TITLE: The Nine Planets: A Multimedia Tour of the Solar System

ACCESS: http://seds.lpl.arizona.edu/billa/tnp
OWNER & CONTACT: Bill Arnett (http://seds.lpl.arizona.edu/billa/arnett.html)

The _Nine Planets_ is a hypertext-based tour of text and images about the solar system. Designed for general audiences, the tour considers each of the objects in our solar system: the Sun, planets, their satellites, asteroids, and comets. Users browse among approximately 65 HTML pages that provide inline images of the objects, discursive text, charts of physical data, and links to a variety of images and animations. Any technical vocabulary is linked to a glossary which defines the terms in relatively simple language.

Images are plentiful throughout the tour. They are taken from or point to a variety of sources, mostly at NASA and other government sites. In fact, many of the images come from two similar WWW sources: _Welcome to the Planets_ (http://stardust.jpl.nasa.gov/planets/) and _Views of the Solar System_ (http://www.c3.lanl.gov/~cjhamil/SolarSystem/homepage.html). Arnett's tour is differentiated by its fuller background text on the objects; the other sources are more descriptive of particular images. Arnett also includes an "Open Issues" section on each planetary body, giving the general reader an idea of major questions that astronomers have not yet answered on the object.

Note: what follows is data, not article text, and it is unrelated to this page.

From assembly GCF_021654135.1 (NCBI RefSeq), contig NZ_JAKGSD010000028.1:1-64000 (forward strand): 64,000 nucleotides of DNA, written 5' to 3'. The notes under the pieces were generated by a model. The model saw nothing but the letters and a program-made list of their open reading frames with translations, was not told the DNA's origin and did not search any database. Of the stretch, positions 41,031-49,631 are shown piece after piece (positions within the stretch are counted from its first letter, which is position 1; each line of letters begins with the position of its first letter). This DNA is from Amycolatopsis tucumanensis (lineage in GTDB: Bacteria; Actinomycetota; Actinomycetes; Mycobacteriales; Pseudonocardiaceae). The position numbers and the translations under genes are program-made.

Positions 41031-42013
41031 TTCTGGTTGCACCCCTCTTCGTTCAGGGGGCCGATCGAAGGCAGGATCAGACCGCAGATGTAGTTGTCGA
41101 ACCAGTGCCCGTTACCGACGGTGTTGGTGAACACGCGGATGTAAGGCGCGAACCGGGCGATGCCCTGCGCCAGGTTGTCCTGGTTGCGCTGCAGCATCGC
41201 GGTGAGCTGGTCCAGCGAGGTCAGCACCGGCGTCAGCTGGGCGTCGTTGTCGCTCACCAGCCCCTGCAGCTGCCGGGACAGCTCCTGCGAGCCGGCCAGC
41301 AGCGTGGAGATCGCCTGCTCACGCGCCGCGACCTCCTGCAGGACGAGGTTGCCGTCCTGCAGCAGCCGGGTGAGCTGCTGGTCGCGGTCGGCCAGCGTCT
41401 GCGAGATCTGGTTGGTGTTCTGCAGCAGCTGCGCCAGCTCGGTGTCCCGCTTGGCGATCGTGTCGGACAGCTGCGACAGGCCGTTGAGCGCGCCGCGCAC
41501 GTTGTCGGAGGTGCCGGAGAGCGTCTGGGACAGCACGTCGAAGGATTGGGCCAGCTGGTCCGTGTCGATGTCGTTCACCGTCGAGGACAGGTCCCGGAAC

The text is quite readable, statistics check out with standard reference sources, information is updated frequently, and the choices of images are excellent. A significant portion of the images are available only in GIF format, rather than JPG, which requires that larger files be transferred. However, I found response time to be fine from the cited server (several mirror sites are also given). The less-common animation files require a variety of players, including MPEG, FLI, PICS, and Quicktime, which could be intimidating for some net users; however, this is the result of the author's extensive knowledge of and links to astronomical resources available on the Internet. Overall, this site is a fun and educational experience for those interested in the heavens and could serve as a reference source for a number of factual inquiries.

Christopher W. Nolan
Head of Reference
Trinity University
cnolan@trinity.edu
March 9, 1995


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